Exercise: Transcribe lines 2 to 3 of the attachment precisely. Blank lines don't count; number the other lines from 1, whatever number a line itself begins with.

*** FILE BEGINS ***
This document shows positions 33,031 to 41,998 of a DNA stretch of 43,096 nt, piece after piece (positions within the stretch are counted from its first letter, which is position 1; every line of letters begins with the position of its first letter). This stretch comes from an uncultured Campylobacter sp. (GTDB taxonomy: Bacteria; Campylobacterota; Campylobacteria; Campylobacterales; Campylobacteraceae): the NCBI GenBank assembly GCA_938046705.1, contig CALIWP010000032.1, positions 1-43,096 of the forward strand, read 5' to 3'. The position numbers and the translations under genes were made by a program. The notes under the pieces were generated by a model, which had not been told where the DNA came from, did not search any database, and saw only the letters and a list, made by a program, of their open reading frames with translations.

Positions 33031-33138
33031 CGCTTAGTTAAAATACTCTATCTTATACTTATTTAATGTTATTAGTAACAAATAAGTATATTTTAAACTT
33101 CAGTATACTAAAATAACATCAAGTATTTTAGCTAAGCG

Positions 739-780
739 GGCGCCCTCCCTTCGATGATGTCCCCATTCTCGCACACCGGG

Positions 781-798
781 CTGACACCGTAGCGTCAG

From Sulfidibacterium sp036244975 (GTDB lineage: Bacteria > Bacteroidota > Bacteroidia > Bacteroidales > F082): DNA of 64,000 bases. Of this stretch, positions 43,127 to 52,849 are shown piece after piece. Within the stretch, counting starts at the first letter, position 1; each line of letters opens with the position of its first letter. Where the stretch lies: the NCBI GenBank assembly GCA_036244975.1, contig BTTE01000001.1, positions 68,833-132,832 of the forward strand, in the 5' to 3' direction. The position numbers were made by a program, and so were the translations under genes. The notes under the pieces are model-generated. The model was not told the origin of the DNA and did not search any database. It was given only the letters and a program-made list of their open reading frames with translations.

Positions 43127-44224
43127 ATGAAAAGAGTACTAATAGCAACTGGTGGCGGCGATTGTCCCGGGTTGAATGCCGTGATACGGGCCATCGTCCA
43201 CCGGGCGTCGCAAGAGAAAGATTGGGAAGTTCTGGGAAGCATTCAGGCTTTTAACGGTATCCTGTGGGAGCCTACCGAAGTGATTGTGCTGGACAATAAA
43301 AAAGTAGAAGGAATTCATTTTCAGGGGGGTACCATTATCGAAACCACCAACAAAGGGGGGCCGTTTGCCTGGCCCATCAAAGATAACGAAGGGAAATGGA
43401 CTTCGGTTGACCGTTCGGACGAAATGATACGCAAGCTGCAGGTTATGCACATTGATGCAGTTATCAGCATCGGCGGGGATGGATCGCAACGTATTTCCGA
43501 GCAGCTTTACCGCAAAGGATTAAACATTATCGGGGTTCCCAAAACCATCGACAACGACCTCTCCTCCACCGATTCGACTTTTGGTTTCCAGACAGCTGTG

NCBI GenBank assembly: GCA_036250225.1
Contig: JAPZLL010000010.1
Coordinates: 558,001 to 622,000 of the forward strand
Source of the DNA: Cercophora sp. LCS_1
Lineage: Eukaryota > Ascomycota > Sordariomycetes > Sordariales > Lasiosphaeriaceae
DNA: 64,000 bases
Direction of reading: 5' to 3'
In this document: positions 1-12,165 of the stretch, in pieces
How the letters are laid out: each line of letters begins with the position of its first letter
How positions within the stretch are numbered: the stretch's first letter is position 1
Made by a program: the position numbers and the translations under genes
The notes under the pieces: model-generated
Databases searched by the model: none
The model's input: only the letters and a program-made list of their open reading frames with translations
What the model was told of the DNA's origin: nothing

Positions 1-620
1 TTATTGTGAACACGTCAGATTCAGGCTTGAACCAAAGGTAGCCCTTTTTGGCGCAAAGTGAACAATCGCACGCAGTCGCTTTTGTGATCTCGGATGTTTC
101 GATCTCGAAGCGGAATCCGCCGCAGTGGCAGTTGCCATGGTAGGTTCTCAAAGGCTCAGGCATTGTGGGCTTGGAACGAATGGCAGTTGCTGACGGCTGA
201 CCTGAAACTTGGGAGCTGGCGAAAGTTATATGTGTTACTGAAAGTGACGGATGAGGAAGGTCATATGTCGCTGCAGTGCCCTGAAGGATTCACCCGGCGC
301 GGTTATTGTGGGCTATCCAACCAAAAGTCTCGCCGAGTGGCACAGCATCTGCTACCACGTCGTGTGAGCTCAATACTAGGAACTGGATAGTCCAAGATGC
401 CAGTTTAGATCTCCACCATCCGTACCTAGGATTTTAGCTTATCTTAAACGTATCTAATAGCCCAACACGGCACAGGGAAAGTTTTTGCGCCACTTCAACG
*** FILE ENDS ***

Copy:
Positions 33031-33138
33031 CGCTTAGTTAAAATACTCTATCTTATACTTATTTAATGTTATTAGTAACAAATAAGTATATTTTAAACTT